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Dow Jones industrials close above 25,000 for the first time

The Dow, which was founded in 1896 and is the oldest barometer of the U.S. stock market, has nearly quadrupled in value from its low during the financial crisis in early 2009.

The New York Stock Exchange on Oct. 8,

The New York Stock Exchange on Oct. 8, 2014. Photo Credit: AP / Mark Lennihan

The Dow Jones industrial average burst through the 25,000 point mark Thursday, just five weeks after its first close above 24,000.

The Dow passed five 1,000-point barriers in 2017 on its way to a 25 percent gain for the year, as an eight-year rally since the Great Recession continued to confound skeptics.

Strong global economic growth and good prospects for higher company earnings have analysts predicting more gains, although the market may not stay as calm as it has been recently.

The Dow has made a rapid trip from 24,000 points on November 30, partly on enthusiasm over passage of the Republican-backed tax package, which could boost company profits this year with across-the-board cuts to corporate taxes.

“For a long while in 2017 I would say the biggest driver was excitement and anticipation over tax reform, but at a certain point I think there was a handover to global economic growth really helping to carry the stock market,” said Invesco Chief Global Markets Strategist Kristina Hooper.

Big gains in U.S. blue chip companies have powered the Dow’s relentless rise to new heights over the past year, including an 87 percent gain in aerospace giant Boeing, a 70 percent rise in construction equipment maker Caterpillar and a 49 percent increase in Apple.

The Dow, which was founded in 1896 and is the oldest barometer of the U.S. stock market, has nearly quadrupled in value from its low during the financial crisis in early 2009.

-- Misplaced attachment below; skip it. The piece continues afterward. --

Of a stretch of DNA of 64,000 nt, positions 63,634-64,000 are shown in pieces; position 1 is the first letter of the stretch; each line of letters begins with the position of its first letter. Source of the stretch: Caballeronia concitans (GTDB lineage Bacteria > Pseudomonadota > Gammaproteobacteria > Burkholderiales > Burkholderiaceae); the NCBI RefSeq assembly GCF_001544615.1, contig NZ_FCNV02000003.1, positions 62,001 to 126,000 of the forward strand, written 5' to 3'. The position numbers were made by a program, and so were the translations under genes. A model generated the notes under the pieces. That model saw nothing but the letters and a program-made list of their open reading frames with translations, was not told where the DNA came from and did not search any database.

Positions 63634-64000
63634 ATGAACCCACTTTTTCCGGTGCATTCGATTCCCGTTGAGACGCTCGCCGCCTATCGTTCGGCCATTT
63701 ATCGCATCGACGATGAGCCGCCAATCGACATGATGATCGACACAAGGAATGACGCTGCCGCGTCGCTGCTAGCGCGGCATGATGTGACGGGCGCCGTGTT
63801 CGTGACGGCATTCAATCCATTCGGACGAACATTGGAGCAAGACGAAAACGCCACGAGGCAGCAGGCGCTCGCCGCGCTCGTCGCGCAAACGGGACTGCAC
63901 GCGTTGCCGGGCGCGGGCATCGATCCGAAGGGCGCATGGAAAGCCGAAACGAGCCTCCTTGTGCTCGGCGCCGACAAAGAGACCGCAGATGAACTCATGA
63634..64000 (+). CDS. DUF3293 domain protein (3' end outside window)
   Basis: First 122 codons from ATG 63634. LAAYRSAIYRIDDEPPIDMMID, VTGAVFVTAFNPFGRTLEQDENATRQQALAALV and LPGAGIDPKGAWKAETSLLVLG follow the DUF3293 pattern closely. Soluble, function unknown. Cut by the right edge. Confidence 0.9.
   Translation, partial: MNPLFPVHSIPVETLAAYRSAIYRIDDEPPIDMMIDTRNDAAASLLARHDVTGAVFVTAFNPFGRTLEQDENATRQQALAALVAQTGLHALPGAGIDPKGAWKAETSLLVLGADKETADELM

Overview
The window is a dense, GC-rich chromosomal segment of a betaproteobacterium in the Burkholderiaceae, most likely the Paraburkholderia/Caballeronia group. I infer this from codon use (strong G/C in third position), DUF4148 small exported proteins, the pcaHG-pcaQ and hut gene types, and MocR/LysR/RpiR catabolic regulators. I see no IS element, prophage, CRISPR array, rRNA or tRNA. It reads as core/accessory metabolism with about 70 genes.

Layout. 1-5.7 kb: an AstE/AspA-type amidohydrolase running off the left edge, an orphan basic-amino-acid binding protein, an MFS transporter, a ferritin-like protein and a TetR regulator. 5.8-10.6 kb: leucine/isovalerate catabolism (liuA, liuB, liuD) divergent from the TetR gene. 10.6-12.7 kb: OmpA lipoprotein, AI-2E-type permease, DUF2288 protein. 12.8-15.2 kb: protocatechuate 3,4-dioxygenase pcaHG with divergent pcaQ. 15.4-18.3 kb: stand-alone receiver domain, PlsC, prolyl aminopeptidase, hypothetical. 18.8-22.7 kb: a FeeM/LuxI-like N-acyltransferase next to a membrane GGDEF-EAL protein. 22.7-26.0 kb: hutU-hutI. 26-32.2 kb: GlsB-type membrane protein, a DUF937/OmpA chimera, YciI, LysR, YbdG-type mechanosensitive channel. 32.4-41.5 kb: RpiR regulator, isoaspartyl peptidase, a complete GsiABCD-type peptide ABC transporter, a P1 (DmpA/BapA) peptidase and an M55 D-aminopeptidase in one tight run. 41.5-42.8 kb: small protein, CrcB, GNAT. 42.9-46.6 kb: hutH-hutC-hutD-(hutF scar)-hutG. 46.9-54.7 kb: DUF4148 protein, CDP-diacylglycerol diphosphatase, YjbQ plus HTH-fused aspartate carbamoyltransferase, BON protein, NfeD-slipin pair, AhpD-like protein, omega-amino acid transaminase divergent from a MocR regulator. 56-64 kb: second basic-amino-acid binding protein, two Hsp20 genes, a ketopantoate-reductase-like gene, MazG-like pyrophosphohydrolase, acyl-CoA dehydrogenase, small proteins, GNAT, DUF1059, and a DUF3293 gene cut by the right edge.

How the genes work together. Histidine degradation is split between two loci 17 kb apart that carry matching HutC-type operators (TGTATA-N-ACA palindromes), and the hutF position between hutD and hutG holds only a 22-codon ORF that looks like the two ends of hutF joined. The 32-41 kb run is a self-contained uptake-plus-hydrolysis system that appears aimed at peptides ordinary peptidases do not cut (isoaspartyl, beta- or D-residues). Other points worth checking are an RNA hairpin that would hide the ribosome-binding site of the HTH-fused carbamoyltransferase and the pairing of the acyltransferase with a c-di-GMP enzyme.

Technology companies, which put up some of the biggest gains in the last year, continued to lead the market higher. And there was more good economic news Thursday: A report showed private U.S. businesses added 250,000 jobs last month, with smaller businesses adding 94,000.

The Dow, which tracks 30 big U.S. companies, rose 152.45 points, or 0.6 percent, to 25,075.13.

The Standard & Poor’s 500, a much broader index, rose 10.93 points, or 0.4 percent, to 2,723.99.

The Nasdaq composite added 12.38 points, or 0.2 percent, to 7,077.91. All three indexes set record highs a day earlier.

The Nasdaq reached a milestone of its own this week, closing above 7,000 points for the first time Tuesday.

Craig Ferrantino, president of Craig James Financial Services LLC, a Melville retirement planning and investment firm, said that he is bullish on the stock market in 2018.

“Lower corporate tax rates are now the law of the land,” he said. “As companies repatriate their huge cash positions back to the U.S., companies will find ways to spend that money and may put more people back to work.”

Ferrantino said he sees continuing economic expansion benefiting Long Island companies in the information technology, financial services and transportation services sectors.

With Ken Schachter

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